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Cuomo hopes $18M bridge, lagoon will turn LaSalle Park into next Canalside

The next step in giving LaSalle Park the Canalside treatment will be to replace the Hudson Street pedestrian bridge over Interstate 190 and create a water-capturing lagoon, according to Gov. Andrew M. Cuomo, who made the announcement at the Col. Ward Pumping Station on Porter Avenue on Sunday.

Rediscovery and redevelopment of Buffalo's waterfront have been key to Buffalo's turnaround, and the new bridge will give the West Side better access to Lake Erie, helping spread the renaissance to other parts of Buffalo, he said, alluding to the success of Canalside. The Hudson Street bridge connects the neighborhood to LaSalle Park, Buffalo's largest public space along the waterfront, where Lake Erie joins the mouth of the Niagara River.

"That success, that magic should be shared with everyone," said Cuomo, who also attended Sunday's Buffalo Bills game in Orchard Park and met with team co-owner Terry Pegula, though neither side would say if lease negotiations or a new stadium were discussed.

The bridge and lagoon will be "two signature features" of the park, which will be renamed Ralph C. Wilson Jr. Centennial Park once it's completed, the governor said.

Cuomo committed $10 million toward the project, the Ralph C. Wilson Jr. Foundation pledged $5 million and the City of Buffalo will contribute $3 million.

"The bridge will be a symbol of the momentum and the progress and the connectedness that we have going on here in Buffalo," said Mary Wilson, wife of the late Buffalo Bills owner Ralph C. Wilson Jr. and the foundation's life trustee. She added later, "Ralph really believed in connecting communities."

Four concepts have been drawn up, designed with safety and access in mind. The current bridge has "dangerous sightlines," officials said, and is not accessible to those with mobility impairments. The new bridge would be located slightly north and originate at a park on 4th Street. It will split into two directions in the park. One will lead toward the lake, the other toward the park and new soccer fields.

Children in an after-school program at the Belle Center on the West Side looked at a diorama of a playground being developed for a redesigned LaSalle Park by landscape architectural firm Michael Van Valkenburgh Associates of Brooklyn, on Sept. 12. They were given a chance to offer feedback on what they saw. (Sharon Cantillon/Buffalo News)

"We've talked for years across the state about the 190 separating communities from the waterfront and just blocking them off, creating a wall," Cuomo said. "So, part of the reimagining of LaSalle is that reconnection."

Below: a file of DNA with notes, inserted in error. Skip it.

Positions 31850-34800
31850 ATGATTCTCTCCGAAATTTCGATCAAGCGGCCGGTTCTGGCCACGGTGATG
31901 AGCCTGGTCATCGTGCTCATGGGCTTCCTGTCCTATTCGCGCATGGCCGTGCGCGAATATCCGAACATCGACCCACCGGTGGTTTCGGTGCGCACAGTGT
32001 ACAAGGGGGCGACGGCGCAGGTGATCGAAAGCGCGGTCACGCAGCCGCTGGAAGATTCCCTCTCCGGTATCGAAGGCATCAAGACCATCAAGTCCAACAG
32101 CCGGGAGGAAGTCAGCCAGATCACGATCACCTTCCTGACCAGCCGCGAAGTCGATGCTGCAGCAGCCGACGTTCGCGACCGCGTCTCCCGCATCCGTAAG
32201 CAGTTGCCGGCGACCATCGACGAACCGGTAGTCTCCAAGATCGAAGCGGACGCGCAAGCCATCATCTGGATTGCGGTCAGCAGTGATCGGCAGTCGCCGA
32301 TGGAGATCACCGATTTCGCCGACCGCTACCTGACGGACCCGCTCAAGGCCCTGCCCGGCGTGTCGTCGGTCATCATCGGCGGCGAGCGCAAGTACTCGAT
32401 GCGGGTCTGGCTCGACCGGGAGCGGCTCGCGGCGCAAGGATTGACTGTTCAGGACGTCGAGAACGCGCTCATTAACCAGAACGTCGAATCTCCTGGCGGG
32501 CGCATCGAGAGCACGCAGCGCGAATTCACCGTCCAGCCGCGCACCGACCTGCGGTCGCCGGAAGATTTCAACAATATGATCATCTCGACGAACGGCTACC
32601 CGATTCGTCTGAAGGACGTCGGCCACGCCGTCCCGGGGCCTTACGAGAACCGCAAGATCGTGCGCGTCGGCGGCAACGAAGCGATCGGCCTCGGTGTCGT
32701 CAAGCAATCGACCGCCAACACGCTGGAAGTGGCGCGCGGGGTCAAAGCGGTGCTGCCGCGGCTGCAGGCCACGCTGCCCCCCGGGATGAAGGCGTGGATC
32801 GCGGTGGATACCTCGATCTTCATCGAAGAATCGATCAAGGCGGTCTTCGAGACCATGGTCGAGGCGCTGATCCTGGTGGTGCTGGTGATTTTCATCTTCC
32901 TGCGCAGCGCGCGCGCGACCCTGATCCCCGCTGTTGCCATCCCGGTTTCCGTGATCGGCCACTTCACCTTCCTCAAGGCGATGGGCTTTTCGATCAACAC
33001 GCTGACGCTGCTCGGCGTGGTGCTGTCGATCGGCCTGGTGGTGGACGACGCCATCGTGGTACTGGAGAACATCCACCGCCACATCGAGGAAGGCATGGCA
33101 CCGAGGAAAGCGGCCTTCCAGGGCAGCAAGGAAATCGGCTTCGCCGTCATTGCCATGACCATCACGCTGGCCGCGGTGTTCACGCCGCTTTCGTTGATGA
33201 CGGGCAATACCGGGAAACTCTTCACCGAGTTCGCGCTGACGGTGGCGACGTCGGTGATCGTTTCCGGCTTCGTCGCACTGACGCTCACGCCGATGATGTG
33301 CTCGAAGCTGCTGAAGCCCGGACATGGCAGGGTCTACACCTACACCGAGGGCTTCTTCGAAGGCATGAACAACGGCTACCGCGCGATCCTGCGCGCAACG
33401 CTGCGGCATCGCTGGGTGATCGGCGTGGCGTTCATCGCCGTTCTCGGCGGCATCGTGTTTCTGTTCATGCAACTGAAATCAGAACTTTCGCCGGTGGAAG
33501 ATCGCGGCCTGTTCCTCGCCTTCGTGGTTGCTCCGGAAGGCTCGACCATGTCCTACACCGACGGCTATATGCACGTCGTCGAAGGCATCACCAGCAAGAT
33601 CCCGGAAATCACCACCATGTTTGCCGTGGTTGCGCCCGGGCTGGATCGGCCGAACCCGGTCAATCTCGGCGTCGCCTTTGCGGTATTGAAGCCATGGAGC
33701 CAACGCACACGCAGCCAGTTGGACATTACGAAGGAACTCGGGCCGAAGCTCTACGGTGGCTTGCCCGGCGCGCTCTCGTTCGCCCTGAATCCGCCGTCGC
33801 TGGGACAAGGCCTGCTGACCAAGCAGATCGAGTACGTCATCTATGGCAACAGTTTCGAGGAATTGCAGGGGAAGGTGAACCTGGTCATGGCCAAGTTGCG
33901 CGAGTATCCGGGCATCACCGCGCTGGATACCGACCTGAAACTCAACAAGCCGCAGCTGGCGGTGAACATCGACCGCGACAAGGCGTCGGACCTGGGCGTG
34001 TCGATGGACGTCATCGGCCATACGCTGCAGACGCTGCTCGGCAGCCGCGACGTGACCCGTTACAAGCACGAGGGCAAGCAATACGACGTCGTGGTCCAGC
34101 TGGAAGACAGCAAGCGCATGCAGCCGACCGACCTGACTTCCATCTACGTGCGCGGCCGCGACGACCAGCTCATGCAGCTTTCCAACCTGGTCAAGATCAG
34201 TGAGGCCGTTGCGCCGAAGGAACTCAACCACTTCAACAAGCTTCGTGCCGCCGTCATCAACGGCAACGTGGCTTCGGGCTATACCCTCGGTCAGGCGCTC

The lagoon will soften the shoreline and create a natural habitat for wildlife, using vegetation native to Western New York. It also will capture water through green infrastructure and keep the shoreline resilient to climate change, officials said. Renderings call for terraced stones, which would allow pedestrians to walk and sit on the water's edge. A kayak launch is also planned. The design and construction of the lagoon has been led by Buffalo Niagara Waterkeeper, with input from the City of Buffalo, the U.S. Army Corps of Engineers and the New York State Department of Environmental Conservation.

The latest investment brings the park project's total price tag to $68 million.

"It's a major project and it will bring many people back," Cuomo said.

An idea of what the lagoon might look like. (Contributed rendering)

Last year, the Wilson Foundation announced a $50 million commitment to the park, which will have improved waterfront access, better ball fields, bike paths, an athletic loop and an enhanced dog run, in addition to the lagoon. The foundation pledged another $50 million to develop a comprehensive regional trail system. The $100 million investment is the largest philanthropic gift in Western New York history.

Developers will build changes into the park's elevation because it is currently too flat to be interesting or fully functional, they said. A planned 25-foot slope will create an ideal setting for an amphitheater-type concert area, where a temporary stage and electrical service could support outdoor concerts. The hill will also be ideal for watching sunsets and sledding in the winter, officials said.

The park's greenery will get an extreme makeover. Many shade trees will be planted, along with plants that bloom in early April and May, such as apple and cherry blossoms.

A creative playground will be added to the center of the park, near the sports parks, so children can explore while siblings are busy playing team sports nearby. A planned wall on the park's eastern edge will muffle sound from the highway.

Construction on the park is scheduled to begin in 2022. Completion of the park is expected in 2024.

Coming to LaSalle Park: A playland 'beyond anything we've seen'

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